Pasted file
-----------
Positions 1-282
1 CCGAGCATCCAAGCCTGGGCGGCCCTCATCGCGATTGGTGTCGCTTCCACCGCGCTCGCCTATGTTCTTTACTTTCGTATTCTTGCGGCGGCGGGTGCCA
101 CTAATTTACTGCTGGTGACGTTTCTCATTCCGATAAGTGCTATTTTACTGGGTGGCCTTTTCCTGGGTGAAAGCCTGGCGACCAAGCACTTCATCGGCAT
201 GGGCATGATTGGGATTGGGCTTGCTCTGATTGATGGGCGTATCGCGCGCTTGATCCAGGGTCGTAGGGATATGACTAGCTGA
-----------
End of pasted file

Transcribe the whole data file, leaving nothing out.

Positions 1-282
1 CCGAGCATCCAAGCCTGGGCGGCCCTCATCGCGATTGGTGTCGCTTCCACCGCGCTCGCCTATGTTCTTTACTTTCGTATTCTTGCGGCGGCGGGTGCCA
101 CTAATTTACTGCTGGTGACGTTTCTCATTCCGATAAGTGCTATTTTACTGGGTGGCCTTTTCCTGGGTGAAAGCCTGGCGACCAAGCACTTCATCGGCAT
201 GGGCATGATTGGGATTGGGCTTGCTCTGATTGATGGGCGTATCGCGCGCTTGATCCAGGGTCGTAGGGATATGACTAGCTGA